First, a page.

Social Security

June 29, 2016

The Bipartisan Center's Report of the Commission on Retirement Security and Personal Savings has made a series of proposals on Social Security.  Whether Congress addresses any of the proposals is anyone's guess.

Proposals include:

  • Starting to raise the Full Retirement Age for those born after 1960 until Full Retirement Age reaches 69 and the maximum benefit age is increased from 70 to 72,
  • Revising the calculation of "lifetime" income so the benefit is applied to each work year,
  • Changing the benefit formula  so that the "15% bend point" starts at a lower base of the benefit calculation and establishing a "5% bend point,"
  • Raising the taxable wage base for Social Security taxs by 2020 to $195,000 (from the current $118,500 and
  • Taxing 100% of Social Security benefits for income above $250,000 for single filers and $500,000 for joint filers.

According to a survey by the AICPA earlier this year, the #1 economic issue among every age cohort is Social Security even when the national debt and unemployment are considered.

April 29, 2016

Say goodbye to the file and suspend strategy - it has gone the way of three martini lunch and the USFL.  Even so, business lunches and pro football are still around and developing a strategy for when to apply for Social Security benefits is still around.


February 19, 2016:

It couldn't be more confusing!  My wife and I made a huge decision recently and we applied for her Social Security retirement benefit at age 62 because of a significant financial obligation (paying for our daughter's medical school costs).  I ran the numbers and concluded that if I live until 85 and she lives until 95, we will have left about $40,000 on the table from a possible $2,000,000 benefit; a decision based on analysis and not just an emotional reaction.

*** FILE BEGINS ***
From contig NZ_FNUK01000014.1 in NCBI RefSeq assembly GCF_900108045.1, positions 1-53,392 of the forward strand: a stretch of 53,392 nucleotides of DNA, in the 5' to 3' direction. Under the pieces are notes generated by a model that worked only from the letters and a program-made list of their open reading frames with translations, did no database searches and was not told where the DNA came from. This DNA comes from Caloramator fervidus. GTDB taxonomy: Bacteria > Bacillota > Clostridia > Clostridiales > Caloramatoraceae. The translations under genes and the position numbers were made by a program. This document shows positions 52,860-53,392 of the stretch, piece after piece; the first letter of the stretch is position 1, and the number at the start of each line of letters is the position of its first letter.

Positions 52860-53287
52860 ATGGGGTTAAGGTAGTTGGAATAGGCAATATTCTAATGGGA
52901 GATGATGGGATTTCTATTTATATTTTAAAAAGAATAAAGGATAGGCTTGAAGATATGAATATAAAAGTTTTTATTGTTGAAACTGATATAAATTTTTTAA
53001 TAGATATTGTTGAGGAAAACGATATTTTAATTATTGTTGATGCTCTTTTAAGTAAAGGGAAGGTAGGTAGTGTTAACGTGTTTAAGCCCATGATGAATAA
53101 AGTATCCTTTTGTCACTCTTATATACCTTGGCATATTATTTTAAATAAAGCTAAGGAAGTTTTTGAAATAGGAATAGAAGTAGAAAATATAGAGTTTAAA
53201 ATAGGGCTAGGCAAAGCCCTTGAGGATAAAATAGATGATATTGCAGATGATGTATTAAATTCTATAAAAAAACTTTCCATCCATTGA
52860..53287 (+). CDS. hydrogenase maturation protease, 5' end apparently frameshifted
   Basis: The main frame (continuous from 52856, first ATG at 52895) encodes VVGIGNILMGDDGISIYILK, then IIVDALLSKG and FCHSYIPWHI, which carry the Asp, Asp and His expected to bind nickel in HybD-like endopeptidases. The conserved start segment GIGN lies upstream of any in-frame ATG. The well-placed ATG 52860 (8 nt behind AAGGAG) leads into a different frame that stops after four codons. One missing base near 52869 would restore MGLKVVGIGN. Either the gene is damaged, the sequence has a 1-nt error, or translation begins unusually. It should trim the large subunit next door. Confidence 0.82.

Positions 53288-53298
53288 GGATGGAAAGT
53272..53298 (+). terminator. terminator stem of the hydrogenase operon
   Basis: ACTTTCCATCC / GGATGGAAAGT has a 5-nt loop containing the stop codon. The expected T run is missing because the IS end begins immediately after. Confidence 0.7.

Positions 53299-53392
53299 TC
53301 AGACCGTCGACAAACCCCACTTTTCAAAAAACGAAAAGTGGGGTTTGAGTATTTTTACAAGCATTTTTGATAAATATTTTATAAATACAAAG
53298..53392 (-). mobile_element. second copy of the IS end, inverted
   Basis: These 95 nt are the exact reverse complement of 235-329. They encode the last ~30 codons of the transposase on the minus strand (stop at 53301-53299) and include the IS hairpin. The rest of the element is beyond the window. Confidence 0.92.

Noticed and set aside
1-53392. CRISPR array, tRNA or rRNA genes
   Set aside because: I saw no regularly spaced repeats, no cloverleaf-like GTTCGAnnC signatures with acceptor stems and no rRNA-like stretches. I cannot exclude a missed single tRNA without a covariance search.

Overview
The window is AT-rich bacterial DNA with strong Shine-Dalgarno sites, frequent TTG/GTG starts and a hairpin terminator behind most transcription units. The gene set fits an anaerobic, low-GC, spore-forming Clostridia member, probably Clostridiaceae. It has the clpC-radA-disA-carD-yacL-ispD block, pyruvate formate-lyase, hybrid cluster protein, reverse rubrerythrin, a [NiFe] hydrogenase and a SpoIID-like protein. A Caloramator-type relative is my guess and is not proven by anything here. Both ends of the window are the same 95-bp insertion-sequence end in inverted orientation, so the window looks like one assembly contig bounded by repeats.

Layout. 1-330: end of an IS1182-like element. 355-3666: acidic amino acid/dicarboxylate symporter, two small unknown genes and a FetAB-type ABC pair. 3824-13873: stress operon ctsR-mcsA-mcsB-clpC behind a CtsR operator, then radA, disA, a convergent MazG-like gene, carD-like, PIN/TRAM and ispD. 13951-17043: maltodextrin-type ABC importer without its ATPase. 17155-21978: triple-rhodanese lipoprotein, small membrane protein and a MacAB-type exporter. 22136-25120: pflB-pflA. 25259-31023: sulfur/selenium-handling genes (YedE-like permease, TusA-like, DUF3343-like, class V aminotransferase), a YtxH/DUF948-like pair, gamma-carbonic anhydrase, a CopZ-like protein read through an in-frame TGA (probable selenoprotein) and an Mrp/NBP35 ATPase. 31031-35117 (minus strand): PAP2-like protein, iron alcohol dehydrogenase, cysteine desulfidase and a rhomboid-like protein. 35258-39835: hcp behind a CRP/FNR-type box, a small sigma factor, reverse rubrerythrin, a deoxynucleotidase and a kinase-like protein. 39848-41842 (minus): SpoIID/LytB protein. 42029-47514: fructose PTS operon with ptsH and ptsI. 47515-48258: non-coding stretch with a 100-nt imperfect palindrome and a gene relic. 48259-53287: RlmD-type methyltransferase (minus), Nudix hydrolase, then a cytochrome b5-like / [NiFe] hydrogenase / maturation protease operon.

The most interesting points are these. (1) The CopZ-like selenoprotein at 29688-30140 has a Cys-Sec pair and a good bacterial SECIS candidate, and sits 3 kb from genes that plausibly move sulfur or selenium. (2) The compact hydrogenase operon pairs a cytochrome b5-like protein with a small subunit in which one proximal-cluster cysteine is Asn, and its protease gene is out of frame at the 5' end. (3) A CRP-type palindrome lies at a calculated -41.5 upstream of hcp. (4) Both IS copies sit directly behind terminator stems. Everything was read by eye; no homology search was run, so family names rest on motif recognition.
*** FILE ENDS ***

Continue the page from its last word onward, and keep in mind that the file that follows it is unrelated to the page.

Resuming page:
Earlier this week, we received letters from the Social Security Administration which if quickly read suggests that I submit an application for benefits.  I read the letter to our staff and their reaction was that I was being told that I must submit an application now - although it is not the case, it is easily misinterpreted. 

I believe that many people would have applied based on the letter - if they are under Full Retirement Age, their lifetime Social Security benefits could be greatly reduced.

My emotional reaction is to wonder why a government agency does something that confuses rather than clarifies an entitlement.



February 18, 2016:


This is the headline of an aritcle by Mary Beth Franklin for the Investment News dated February 17, 2016.

This article describes stories of indiviudals who are eligible to file and suspend their benefits prior to the April 30, 2016 deadline and are being refused by Social Security offices at their local field offices.

Ms. Franklin suggests that in order to use the file and suspend strategy that an individual apply online and indicate that "I want to suspend my benefits" in the remarks box at the end of the application.  I have my concerns with this, however, given the fact that the Social Security Administration has not provided guidance to its offices on a time sensitive matter, it may be a better way to pursue this strategy.  As a reminder, the file and suspend strategy is only available to indivduals who are at Full Retirement Age as of April 30, 2016.

Filing for restricted benefits (i.e., applying solely for a spousal benefit) is still available at Full Retirement Age for those who were 62 by no later than January 1, 2016.  The online application does include a section where an applicant can indicate that they are filing a restricted application.